Wednesday, March 1, 2017

Defining -isms.

This blog has been brewing for a long time. I have become increasingly impatient with excesses of political correctness. Please note: excess. When P.C. stands for Plain Civility I am all for it.  

Let's get some things straight before we start.
I am all in favour of measures designed to level a tilted playing field. 
I would gladly pay more taxes in order to fund programs designed to rectify past grievances as far as possible.
I want committed partnerships to be recognized with the full force of the law, regardless of the variation of sexual identity.
I am in favour of making workplace adaptations for people with various challenges, physical or mental.
I want schools to teach the true history of everyone, not just the winners. 
I am aware that I live on a stolen continent.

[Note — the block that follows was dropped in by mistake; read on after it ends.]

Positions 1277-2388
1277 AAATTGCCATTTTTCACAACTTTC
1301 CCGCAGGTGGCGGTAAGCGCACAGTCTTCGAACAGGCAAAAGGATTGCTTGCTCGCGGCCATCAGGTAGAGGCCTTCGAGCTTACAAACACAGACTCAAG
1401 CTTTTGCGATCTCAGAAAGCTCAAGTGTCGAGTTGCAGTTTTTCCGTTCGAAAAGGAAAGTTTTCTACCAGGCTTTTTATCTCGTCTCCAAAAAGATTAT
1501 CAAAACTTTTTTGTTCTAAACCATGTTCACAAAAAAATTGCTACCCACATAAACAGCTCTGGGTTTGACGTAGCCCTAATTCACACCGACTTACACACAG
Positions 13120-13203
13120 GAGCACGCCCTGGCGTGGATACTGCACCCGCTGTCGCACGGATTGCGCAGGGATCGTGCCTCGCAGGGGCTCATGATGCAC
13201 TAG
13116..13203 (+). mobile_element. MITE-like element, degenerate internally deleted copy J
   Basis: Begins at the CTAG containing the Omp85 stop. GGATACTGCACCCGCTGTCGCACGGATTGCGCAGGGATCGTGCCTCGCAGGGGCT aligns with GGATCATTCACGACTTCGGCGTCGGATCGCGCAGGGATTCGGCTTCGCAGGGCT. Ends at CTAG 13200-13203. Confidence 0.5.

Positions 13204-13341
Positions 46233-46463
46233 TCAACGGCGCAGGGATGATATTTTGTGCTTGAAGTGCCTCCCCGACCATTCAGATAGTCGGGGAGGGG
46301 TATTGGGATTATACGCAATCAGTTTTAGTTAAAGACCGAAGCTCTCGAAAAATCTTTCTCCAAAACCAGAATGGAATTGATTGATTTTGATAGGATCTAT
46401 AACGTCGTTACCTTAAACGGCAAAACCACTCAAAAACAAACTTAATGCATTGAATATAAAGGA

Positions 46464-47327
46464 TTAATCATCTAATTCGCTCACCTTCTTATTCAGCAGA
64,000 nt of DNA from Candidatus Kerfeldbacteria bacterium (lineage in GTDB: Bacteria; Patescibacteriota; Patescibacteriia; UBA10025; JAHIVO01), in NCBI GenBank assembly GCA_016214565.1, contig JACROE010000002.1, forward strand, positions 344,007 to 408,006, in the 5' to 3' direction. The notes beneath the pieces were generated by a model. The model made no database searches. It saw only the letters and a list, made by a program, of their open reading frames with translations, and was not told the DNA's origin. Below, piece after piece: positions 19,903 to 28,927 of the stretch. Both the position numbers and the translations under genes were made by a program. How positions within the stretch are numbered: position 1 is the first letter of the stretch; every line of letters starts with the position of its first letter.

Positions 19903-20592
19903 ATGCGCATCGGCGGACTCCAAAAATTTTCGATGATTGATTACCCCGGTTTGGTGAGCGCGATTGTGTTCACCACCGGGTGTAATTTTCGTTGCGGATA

And so on.

But I am sick and tired of that whole walking on eggshells thing one keeps reading about. I say reading about because hey, I live near a village of 1500 mainly pinko beige people. My own experience is limited.  I just seem to have this compulsion to read, reflect and comment on what goes on in society at large. Maybe there is a disorder name for it. Compulsive Comment Disorder?  Some enterprising psychologist can add CCD to the next DSM. But, as is my wont, we digress. So many topics! So much to go on about! 

Anyway, here goes.

Defining  -isms.

In some circles, mainly the liberal tribe that I mostly identify with, the ugly accusation of '-ist' is taken on board at the slightest provocation. It used to be just racism, but we now have other forms of prejudice like sexism, homophobia, Islamophobia and so on. There is even "able-ism". The accusation usually has the effect of stopping a conversation in its tracks while the liberal in question adopts a stance of cringing apologetic reverence to the aggrieved minority du jour. I remember a white woman in Every Woman's Almanac twisting herself into a mental pretzel accusing herself for feeling guilty. This attitude sets my teeth on edge and rouses my inner redneck.